Deep Sea Life

by Roy Rajabally

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    Kasia from Poland wrote:
    '' Pleasant. It is indeed oceanic, but not in a "painfully" obvious way. It shows your comprehension of what the ocean expresses (gosh, that sounds too poetic) and it depicts the scenery / environment accurately, which is nice. I like the general idea, it's something quite exciting for me. I like to see places being "converted" to music, both in a artistic and straight-forward way. By the first I mean compositions that make you see certain places when you close your eyes, while they don't use any actual sounds present there. By the second, a non-modified "soundtrack" of a place - I've once heard such thing recorded near Iguaçu Falls, great thing. ''
    (Extra Note: she listened to it while bathing in a bathtub for further immersion.)
    Robert from England wrote:
    '' Well done - it's a very involving and unusual piece, and it captures the oceanic realm well (without using the typical means / sounds / motifs composers usually go for when trying to evoke aquatic stuff). I like that there is a humorous / odd element too in the rhythms and sounds, because I find humour in weird deep sea creatures. I was expecting your piece to be very cinematic / 'washy' / droney / resonant (which I also really like), but it was a very different take on the subject: it's kind of subtle and squishy and dry and quirky instead (without being stupid or over the top). ''
    Adrien from France wrote:
    '' Interesting! Felt immersive. I could really picture myself diving into the big blue. The melody creates this sense of weirdness and danger, that makes you curious to "see" more, but in the meantime makes you feel a little nervous, and claustrophobic. I don't know exactly why, but the weirdness of the atmosphere somehow reminded me of the Fantastic Planet. I could really picture this song in a cartoon with surreal imagery. ''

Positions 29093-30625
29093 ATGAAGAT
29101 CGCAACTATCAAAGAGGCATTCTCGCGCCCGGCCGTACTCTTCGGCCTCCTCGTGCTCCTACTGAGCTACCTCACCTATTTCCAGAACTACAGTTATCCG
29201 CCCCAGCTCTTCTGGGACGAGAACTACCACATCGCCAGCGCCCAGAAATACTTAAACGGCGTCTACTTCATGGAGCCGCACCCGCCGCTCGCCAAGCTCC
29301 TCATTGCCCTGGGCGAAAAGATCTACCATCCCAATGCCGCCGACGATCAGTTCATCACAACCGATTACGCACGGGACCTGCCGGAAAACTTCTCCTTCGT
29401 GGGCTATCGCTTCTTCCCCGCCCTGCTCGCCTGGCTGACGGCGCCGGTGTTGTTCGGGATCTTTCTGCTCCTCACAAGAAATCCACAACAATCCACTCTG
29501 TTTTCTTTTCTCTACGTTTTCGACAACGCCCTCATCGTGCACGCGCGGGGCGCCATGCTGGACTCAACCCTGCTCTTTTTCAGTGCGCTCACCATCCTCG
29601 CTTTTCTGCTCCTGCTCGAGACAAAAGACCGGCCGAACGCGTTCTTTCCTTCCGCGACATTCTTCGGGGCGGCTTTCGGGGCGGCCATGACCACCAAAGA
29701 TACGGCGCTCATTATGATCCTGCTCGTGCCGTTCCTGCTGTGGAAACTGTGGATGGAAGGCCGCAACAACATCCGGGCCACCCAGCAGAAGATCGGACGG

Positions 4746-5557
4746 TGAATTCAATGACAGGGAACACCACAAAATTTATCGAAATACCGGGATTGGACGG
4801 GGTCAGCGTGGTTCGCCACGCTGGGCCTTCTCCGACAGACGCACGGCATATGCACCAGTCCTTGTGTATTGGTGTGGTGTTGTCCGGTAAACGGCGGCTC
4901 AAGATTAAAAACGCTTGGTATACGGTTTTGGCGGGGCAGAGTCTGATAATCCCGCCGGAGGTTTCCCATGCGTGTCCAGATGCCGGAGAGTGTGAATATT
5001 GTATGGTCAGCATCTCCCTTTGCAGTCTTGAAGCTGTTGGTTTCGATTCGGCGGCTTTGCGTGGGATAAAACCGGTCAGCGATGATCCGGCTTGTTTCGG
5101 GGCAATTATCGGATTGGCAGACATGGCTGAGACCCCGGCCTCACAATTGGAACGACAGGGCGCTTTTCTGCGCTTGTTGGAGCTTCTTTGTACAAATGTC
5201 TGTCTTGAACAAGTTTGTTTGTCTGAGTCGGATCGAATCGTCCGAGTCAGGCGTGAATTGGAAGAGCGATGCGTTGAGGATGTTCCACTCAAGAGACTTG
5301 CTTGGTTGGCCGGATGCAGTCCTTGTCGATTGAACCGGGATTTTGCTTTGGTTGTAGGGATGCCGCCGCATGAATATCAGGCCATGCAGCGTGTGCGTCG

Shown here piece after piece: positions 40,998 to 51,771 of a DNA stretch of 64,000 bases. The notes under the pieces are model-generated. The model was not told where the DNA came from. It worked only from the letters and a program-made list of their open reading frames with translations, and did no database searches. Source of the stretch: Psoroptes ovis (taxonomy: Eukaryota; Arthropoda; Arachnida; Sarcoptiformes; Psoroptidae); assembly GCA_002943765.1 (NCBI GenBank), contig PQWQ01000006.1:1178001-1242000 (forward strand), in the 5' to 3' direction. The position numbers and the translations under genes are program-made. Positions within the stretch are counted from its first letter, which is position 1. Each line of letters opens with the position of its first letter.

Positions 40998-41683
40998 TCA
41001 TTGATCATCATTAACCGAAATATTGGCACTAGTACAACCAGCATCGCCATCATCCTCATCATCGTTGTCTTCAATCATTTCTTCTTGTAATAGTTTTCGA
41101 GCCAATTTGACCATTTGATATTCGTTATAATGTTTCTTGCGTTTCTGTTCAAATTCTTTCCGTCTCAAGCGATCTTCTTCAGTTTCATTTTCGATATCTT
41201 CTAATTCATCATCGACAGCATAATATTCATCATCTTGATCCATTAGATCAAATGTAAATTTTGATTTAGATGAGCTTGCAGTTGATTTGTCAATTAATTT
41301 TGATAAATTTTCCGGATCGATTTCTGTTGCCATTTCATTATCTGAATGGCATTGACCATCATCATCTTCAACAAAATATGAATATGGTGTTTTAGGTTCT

(Extra Note: he listened to it with the lights turned off and speakers at a loud volume.)
    Thomas from Hungary wrote:
    '' That's... strange... I'm a bit creeped out by alive fishes underwater, and I got that feeling while listening to your tune. I guess it gives back well the feeling of being underwater! Either way, very interesting. ''
    Jesse from the Netherlands wrote:
    '' Bit too ambient for me and not much melody, but that was to be expected. I like it more the further it gets in the track. The more I heard it, the more I liked it. I wanted to write 'spacy', but ehm, should I say 'wet'? ''
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"Deep Sea Life" is a piece of music composed almost entirely using fish sounds and underwater recordings of the sea. How much is this idea innovative, I do not know - it might as well be the first tune in the world to use the exceptional sonic qualities and textures of the lushful marine life (other than the commonly used whales). What I do know is that I am very pleased with the result, for it provided me a journey into the deep, dark waters that cover our planet. I hope you, the listener, will get there as well through these portals we call music.

The idea of making a tune based on fish sounds started when I was 17, when the first elements of this song were composed. It remained forgotten with my files for a long time. In 2013, I've decided to finish this project, adding new things, expanding the original idea, and using my acquired knowledge in these years to finish the piece like I had envisioned in the past.

I suggest you to listen to this at night, in a moment of quietness. It is certainly not a "casual" piece of music. It is more of a soundscape. Below you can see illustrative pictures of some of the species used in this tune. In case you are wondering, the fish sounds you hear were carefully collected from various sources: most of them are recordings made in the early 60's by a north-american research institute. Others come from modern amateur & professional field-recordings with hydrophones. Enjoy!


released April 25, 2013

Thanks to the nice folk at for some of the sounds used in the mix.



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